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Georgian activist beaten up hours after Speaker accuses him of ‘terrorising’ MPs

11 June 2024
Activist Zuka Berdzenishvili following the attack outside his home. Image via Salome Nikolaishvili.

A Georgian activist has been beaten up in the streets of Tbilisi, less than an hour after the Speaker of Parliament publicly condemned him for criticising MPs in what the Speaker claimed was a ‘campaign of terror’.

On Tuesday Zuka Berdzenishvili, an activist from the liberal Shame Movement, was attacked and subsequently hospitalised near his home.

‘They met me near the house, they hit me from behind, beat me, and ran’, Berdzenishvili wrote in a post on Facebook. He added that he required treatment for a broken nose.

Berdzenishvili previously wrote that he had avoided an ambush in his home village that he attributed to his criticism of the foreign agent law.

Berdzenishvili is the latest victim in a coordinated campaign of violence and intimidation targetting critics of the government.

The attack came around an hour after parliamentary speaker Shalva Papuashvili posted on Facebook accusing him and another activist, Salome Nikolaishvili, of calling ‘threats and insults’ at MPs.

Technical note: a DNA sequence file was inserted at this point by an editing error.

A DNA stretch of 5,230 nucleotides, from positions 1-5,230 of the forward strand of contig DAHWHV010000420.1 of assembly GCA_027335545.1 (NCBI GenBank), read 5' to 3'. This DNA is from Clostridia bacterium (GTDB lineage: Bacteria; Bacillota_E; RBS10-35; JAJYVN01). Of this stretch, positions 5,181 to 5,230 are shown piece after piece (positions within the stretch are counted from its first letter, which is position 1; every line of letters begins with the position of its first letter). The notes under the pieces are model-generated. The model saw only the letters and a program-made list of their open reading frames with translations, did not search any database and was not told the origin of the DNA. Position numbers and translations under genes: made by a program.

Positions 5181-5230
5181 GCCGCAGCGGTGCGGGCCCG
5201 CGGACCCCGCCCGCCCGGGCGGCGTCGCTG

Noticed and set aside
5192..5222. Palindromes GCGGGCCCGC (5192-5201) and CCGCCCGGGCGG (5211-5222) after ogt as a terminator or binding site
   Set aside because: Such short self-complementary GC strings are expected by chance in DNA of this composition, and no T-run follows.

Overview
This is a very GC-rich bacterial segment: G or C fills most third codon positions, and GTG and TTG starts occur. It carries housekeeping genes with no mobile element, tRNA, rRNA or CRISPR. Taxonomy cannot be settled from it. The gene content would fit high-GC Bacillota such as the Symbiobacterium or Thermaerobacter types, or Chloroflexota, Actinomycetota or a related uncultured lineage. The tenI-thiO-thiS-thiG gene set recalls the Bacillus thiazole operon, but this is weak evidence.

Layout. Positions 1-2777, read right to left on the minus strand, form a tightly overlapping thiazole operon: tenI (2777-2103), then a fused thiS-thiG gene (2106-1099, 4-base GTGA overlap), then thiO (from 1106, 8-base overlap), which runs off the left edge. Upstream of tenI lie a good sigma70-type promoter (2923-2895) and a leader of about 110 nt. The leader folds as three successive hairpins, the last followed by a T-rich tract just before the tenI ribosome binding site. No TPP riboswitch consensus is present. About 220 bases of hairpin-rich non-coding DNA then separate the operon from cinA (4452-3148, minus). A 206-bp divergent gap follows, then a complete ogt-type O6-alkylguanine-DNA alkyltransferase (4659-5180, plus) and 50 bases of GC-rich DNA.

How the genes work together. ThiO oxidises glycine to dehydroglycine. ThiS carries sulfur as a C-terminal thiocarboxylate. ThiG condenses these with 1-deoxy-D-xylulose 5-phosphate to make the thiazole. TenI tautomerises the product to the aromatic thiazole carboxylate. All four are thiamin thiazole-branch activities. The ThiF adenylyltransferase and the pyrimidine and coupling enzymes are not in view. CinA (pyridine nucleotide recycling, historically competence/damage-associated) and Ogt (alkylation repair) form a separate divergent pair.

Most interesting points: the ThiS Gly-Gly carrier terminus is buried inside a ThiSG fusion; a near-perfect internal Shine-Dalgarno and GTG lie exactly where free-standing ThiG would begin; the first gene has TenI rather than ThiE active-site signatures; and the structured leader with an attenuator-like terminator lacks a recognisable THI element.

A number of ruling party MPs have faced public taunts and backlash over their support of the foreign agent law.


Papuashvili’s post concerned what he called an ‘organised and politically-motivated campaign of terror’ against the ruling party ‘in the name of Europe’. 

He was directly responding to an incident on Sunday in which a woman was arrested at Tbilisi and her companion denied boarding after she engaged in a heated argument with Georgian Dream MP Viktor Japaridze.

Tsitsikashvili, an the editor at fact-checking platform Fact-Meter, has been charged with petty hooliganism.

In his post on Tuesday, Papuashvili also wrote the names of several other activists whom he accused of participating in a ‘terror campaign’.

The Interior Ministry told RFE/RL they had opened an investigation into the attack on Berdzenishvili.

However, previous attacks on government critics, including where the attackers have been publicly identified, have not led to a single arrest.

[Read more: Beatings, harassment, and no arrests: Georgian Government critics under attack]

The campaign of violence and harassment against government critics, which began after massive protests broke out against the foreign agent law, has continued unabated since the law’s passage.

In addition to the physical attacks, politicians, activists, non-governmental organisations, and media organisations have faced vandalism and threats on the walls of their houses and offices.

Right now, online media in Georgia is in dire need of safety equipment, legal support, and technology as we cover increasingly challenging circumstances. Support small, independent media outlets in Georgia via our collective fundraiser.

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